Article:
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News

 

 

Bangor, the light of the world

Administrator

Class 4 visited Bangor this week as part of their Local Geography and History lessons. North Down museum was a fantastic experience.

Monks, Vikings, thieving crows and delicious chips.

Merry, Merry, May

Administrator

How wonderful it was to celebrate May day in the sunshine for the first time in many years! It was a beautiful festival day and Class 11 got to have the chance to dance in their last ever school May Day. 

Welcome to our school, Susan and Kathrin!

Administrator

Class 4 have had a great first week with their new teacher, Susan Williams. Here they are visiting historic sights around Holywood this week and below, debating the lifestyle of a Viking over that of a peaceful farming community.

We also welcome Kathrin Kaub, as our new German teacher who will take classes while Nadine enjoys her new daughter, Sofia.

JOURNEY TO THE PAST

Administrator

Holywood Steiner School student, 15-year-old Ethan Scott-Davies, has been stepping into the past with a journey of discovery around some of the World War I battlefields of Belgium and France. History came starkly to life for Ethan as he joined Cadets from across the region to visit landmarks alongwhat was once The Western Front, the principal theatre of war from 1914-18, and learn about the unprecedented loss of life in ‘the war to end all wars’.  There were more than 17 million deaths and 20 million wounded, making this one of the deadliest conflicts in human history – and, as the Cadets discovered, many of those who sacrificed their lives were themselves little more than teenagers. It was an intensely moving learning experience, as Colonel David McCleery from the Army Cadet Force Association explains. He says, “Many of our Cadets have studied World War I at school so they were already quite knowledgeable, but it’s one thing reading about World War I in a history book but quite another to make the Battlefield Tour pilgrimage.  I think we were all rather overwhelmed as we visited the trenches where so many men fought and died, then saw the sombre rows of headstones in the region’s many military cemeteries.  Our Cadets were genuinely affected by all that they saw and heard during our visit and I know they were particularly moved when our Padre, Rev Jack Moore, officiated at brief acts of remembrance.  The Cadet movement is well known for the fun and excitement it offers its members in terms of outdoor adventure, sociability and sport, but there is also a more serious side to the benefits we offer our young people, as this tour demonstrates.  The visit was an enriching experience and I know it will stay with them for many years to come.”

Holywood Steiner School student, 15-year-old Ethan Scott-Davies, has been stepping into the past with a journey of discovery around some of the World War I battlefields of Belgium and France.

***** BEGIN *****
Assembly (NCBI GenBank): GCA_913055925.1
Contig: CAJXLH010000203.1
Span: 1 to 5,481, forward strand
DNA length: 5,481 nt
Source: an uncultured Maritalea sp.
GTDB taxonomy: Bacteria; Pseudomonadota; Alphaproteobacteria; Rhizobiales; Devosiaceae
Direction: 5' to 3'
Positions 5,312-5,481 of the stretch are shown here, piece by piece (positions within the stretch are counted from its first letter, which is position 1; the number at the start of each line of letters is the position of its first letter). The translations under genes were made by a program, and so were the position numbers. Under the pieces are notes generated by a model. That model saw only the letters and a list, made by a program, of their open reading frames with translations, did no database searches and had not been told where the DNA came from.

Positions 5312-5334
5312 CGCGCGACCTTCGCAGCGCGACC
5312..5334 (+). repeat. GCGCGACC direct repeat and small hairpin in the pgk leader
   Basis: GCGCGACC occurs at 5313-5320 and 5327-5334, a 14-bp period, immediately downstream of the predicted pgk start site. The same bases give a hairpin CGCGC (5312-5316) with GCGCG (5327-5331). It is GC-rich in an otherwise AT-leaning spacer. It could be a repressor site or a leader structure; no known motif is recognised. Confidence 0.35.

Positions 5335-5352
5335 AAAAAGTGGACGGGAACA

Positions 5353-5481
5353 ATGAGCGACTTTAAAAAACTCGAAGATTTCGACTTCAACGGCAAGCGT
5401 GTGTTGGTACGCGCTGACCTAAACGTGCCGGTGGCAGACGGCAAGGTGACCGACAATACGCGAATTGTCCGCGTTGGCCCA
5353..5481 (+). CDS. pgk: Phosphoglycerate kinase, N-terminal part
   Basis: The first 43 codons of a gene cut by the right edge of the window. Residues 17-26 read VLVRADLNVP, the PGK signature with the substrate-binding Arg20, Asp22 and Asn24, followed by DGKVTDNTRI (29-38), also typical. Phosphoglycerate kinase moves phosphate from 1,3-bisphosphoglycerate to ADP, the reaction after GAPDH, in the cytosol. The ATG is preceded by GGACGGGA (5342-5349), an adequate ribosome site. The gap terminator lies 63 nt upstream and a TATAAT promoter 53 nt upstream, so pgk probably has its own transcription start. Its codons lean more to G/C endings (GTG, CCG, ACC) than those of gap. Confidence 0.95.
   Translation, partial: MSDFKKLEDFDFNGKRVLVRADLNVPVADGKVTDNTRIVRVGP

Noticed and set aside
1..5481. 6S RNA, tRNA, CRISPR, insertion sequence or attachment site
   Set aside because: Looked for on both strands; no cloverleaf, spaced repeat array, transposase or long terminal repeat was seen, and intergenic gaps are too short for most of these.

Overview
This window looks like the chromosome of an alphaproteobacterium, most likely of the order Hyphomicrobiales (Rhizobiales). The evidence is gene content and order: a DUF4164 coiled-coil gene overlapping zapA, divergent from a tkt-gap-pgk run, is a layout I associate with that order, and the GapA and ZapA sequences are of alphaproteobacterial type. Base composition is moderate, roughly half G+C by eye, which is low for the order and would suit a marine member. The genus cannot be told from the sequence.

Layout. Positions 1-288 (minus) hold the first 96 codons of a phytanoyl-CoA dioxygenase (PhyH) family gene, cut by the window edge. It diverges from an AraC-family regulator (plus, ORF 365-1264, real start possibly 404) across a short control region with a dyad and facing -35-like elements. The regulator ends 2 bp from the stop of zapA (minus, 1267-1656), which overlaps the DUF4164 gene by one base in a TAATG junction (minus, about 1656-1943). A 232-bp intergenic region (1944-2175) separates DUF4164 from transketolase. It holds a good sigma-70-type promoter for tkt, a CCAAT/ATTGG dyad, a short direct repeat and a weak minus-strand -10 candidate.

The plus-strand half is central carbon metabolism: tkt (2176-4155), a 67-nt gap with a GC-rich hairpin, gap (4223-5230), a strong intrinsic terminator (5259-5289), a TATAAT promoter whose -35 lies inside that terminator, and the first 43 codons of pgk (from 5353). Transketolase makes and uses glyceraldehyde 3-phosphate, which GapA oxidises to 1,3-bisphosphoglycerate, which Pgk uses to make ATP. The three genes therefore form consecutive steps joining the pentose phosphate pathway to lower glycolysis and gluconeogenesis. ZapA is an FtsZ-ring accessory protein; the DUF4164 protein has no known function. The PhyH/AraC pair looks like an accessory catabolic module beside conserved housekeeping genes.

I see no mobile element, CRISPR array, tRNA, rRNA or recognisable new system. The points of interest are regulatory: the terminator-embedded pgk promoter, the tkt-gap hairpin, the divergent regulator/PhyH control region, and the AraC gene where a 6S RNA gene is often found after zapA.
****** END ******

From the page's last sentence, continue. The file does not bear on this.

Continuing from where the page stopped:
History came starkly to life for Ethan as he joined Cadets from across the region to visit landmarks alongwhat was once The Western Front, the principal theatre of war from 1914-18, and learn about the unprecedented loss of life in ‘the war to end all wars’.  There were more than 17 million deaths and 20 million wounded, making this one of the deadliest conflicts in human history – and, as the Cadets discovered, many of those who sacrificed their lives were themselves little more than teenagers.

It was an intensely moving learning experience, as Colonel David McCleery from the Army Cadet Force Association explains.

He says, “Many of our Cadets have studied World War I at school so they were already quite knowledgeable, but it’s one thing reading about World War I in a history book but quite another to make the Battlefield Tour pilgrimage.  I think we were all rather overwhelmed as we visited the trenches where so many men fought and died, then saw the sombre rows of headstones in the region’s many military cemeteries.  Our Cadets were genuinely affected by all that they saw and heard during our visit and I know they were particularly moved when our Padre, Rev Jack Moore, officiated at brief acts of remembrance. 


The Cadet movement is well known for the fun and excitement it offers its members in terms of outdoor adventure, sociability and sport, but there is also a more serious side to the benefits we offer our young people, as this tour demonstrates.  The visit was an enriching experience and I know it will stay with them for many years to come.”

After the performance

Administrator

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Noa Biscovitch and Theresa Murphy, of Class 6 (Year 8)along with their teacher and choir leader, Emma Morgan, bask in the afterglow of the concert they sang in with the Abbey Singers.